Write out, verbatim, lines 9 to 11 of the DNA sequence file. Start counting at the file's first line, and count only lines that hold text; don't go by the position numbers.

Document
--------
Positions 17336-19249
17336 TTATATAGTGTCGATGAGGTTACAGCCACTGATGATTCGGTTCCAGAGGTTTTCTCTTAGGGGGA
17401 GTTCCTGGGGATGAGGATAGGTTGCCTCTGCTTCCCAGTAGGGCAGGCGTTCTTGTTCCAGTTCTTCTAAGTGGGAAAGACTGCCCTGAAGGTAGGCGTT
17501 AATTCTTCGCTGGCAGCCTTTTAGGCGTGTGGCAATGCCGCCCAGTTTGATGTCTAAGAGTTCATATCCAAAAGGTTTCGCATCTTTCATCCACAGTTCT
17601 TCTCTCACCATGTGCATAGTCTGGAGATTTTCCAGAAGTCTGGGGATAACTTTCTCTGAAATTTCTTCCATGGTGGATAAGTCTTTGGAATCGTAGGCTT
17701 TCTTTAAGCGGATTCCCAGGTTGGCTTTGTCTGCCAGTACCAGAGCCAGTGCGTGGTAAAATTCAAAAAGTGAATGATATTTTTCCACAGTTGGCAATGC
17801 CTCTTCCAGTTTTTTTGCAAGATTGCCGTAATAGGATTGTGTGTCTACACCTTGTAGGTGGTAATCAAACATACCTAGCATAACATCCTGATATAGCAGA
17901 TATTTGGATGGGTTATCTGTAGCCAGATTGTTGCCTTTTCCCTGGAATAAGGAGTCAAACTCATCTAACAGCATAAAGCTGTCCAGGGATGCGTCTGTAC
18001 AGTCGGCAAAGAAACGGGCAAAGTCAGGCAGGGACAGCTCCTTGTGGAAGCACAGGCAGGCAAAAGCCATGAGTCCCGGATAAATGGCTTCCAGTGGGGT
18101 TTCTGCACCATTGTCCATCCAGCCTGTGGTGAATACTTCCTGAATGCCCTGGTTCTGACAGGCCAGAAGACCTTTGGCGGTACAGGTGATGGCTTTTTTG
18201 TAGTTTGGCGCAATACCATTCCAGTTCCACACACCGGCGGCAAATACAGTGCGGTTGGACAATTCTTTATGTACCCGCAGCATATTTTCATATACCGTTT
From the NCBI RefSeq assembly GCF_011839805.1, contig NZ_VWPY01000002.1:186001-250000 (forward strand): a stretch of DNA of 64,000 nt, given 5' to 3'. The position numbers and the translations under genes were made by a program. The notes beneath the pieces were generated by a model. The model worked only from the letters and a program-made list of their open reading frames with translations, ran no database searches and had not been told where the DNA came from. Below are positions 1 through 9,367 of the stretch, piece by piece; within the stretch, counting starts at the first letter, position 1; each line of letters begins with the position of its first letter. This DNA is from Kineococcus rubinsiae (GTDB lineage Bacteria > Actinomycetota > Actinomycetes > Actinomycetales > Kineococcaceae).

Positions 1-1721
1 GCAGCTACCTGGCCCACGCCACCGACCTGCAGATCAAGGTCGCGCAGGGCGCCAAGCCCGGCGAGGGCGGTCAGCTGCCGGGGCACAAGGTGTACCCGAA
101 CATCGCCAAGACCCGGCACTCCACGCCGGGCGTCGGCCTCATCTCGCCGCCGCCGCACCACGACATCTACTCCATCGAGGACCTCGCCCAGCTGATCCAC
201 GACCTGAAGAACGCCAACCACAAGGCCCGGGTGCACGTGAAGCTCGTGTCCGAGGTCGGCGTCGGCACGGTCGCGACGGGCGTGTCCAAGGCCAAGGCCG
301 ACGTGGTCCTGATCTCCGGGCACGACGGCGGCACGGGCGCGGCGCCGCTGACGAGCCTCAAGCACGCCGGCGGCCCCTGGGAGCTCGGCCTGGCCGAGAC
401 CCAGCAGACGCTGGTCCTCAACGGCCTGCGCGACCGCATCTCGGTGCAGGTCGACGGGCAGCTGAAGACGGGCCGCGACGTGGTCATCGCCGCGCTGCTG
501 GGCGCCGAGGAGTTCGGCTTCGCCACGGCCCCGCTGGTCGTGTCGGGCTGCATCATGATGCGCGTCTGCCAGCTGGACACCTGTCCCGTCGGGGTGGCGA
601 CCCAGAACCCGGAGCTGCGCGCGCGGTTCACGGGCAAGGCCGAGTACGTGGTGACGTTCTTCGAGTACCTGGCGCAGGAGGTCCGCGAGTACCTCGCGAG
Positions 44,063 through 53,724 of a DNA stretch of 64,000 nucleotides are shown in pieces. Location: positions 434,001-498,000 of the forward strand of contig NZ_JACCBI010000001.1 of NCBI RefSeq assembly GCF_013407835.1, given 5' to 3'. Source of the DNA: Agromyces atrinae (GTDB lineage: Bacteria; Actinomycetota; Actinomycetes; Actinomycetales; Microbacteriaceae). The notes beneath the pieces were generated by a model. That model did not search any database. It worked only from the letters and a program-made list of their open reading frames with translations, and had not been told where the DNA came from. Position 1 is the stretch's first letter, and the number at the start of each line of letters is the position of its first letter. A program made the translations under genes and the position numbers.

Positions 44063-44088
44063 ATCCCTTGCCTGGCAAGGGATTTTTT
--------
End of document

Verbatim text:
18001 AGTCGGCAAAGAAACGGGCAAAGTCAGGCAGGGACAGCTCCTTGTGGAAGCACAGGCAGGCAAAAGCCATGAGTCCCGGATAAATGGCTTCCAGTGGGGT
18101 TTCTGCACCATTGTCCATCCAGCCTGTGGTGAATACTTCCTGAATGCCCTGGTTCTGACAGGCCAGAAGACCTTTGGCGGTACAGGTGATGGCTTTTTTG
18201 TAGTTTGGCGCAATACCATTCCAGTTCCACACACCGGCGGCAAATACAGTGCGGTTGGACAATTCTTTATGTACCCGCAGCATATTTTCATATACCGTTT